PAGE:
Photo: Flickr/The Toad
Earlier this week a Rhode Island construction worker was killed and another man remains in critical condition as the result of a lethal carbon monoxide leak at a Holiday Inn Express Hotel in West Virginia, according to the Charleston Daily Mail.Charleston authorities are still investigating how a pool heater pipe came unattached and leaked the fatal, colorless, odorless fumes into hotel rooms. The hotel’s rooms did not have carbon monoxide detectors, which are not required under West Virginia state law, according to the Daily Mail.
We emailed the press relations team at Holiday Inn’s parent company Intercontinental Hotels Group to see what kind of damage control strategy they are employing. We got this PR response:
The Holiday Inn Express South Charleston holds the safety, comfort and well-being of its guests and employees as its top priority and concern. Our thoughts and prayers are with the guests’ families and friends during this time. This franchised hotel is independently owned and operated and is cooperating fully with local authorities in their investigation. Since this is an open investigation, all further questions should be directed to the South Charleston Police Department.
So far, hotel officials have made few public comments, and they’ve been quick to remind everyone that the hotel where the incident happened is independently owned and operated. It’s an effort to distance its brand from the blame.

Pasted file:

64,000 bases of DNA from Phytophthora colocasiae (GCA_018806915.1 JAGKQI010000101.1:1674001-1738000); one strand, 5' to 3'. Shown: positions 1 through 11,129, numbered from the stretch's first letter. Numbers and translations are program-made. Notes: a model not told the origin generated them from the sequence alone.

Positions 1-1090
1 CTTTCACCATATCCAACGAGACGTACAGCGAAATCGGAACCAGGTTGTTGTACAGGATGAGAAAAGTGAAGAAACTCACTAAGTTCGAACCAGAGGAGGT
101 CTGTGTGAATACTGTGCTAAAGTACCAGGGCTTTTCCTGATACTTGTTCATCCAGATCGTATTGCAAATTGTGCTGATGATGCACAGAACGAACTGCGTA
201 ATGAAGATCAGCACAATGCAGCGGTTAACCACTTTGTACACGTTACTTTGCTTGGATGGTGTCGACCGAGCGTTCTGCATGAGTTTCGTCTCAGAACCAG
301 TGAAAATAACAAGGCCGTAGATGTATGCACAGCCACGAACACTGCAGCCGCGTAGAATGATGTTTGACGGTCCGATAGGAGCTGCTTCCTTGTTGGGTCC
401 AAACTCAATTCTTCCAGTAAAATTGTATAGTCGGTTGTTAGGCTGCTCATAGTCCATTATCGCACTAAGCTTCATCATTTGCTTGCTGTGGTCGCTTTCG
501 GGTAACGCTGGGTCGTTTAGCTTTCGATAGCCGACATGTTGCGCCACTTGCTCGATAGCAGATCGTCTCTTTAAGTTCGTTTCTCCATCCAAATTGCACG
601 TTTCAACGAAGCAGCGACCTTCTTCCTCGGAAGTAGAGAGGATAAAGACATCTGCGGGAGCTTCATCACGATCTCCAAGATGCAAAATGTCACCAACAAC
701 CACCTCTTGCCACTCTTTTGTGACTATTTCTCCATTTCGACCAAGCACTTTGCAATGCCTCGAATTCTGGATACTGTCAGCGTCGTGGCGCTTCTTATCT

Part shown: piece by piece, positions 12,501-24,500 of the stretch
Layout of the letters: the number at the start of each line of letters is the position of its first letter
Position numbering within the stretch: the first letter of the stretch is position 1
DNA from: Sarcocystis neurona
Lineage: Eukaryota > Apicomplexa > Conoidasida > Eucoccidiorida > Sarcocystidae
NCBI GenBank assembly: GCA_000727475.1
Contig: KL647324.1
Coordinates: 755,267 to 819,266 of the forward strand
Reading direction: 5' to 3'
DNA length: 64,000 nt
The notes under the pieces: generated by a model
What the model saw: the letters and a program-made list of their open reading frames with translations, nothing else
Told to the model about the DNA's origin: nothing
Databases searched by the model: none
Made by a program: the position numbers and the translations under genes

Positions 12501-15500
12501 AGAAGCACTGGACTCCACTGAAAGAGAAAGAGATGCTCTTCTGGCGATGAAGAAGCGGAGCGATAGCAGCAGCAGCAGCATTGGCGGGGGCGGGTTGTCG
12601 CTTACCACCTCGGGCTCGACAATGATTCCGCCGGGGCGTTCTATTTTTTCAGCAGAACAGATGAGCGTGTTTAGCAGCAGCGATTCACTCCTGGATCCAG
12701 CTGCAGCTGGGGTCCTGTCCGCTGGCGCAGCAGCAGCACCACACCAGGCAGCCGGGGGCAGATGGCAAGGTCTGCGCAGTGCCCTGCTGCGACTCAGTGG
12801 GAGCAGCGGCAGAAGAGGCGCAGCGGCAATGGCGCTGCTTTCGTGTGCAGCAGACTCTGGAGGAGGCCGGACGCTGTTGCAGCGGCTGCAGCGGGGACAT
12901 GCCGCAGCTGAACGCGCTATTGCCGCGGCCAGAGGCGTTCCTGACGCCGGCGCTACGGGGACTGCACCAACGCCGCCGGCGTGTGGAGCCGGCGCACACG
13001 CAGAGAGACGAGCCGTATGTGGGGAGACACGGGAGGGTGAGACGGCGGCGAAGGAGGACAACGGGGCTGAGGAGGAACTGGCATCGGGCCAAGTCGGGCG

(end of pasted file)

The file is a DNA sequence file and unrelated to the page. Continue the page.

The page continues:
But Holiday Inn’s brand is still exposed. It’s the price a company pays when it allows independent owners or franchisees to use its brand — a practice common to the hotel industry. When anyone associated with it makes a mistake (especially one that’s serious enough to get someone killed), it brings the entire brand along for the ride.
Now, Holiday Inn needs to do something to ease future travellers’ fears. There are plenty of other independently owned Holiday Inns out there — how do hotel-goers know which ones are franchised and which ones aren’t, and what’s the company doing to make sure that they’re keeping up to standards?
One of the best things IHG could do would be to preempt any new laws and announce that Holiday Inn will now require carbon monoxide detectors to be installed in all of their hotels. Just because not all state laws require them doesn’t mean hotels should take the easy way out. At less than $50 a pop, the detectors would be a justifiable business expense.
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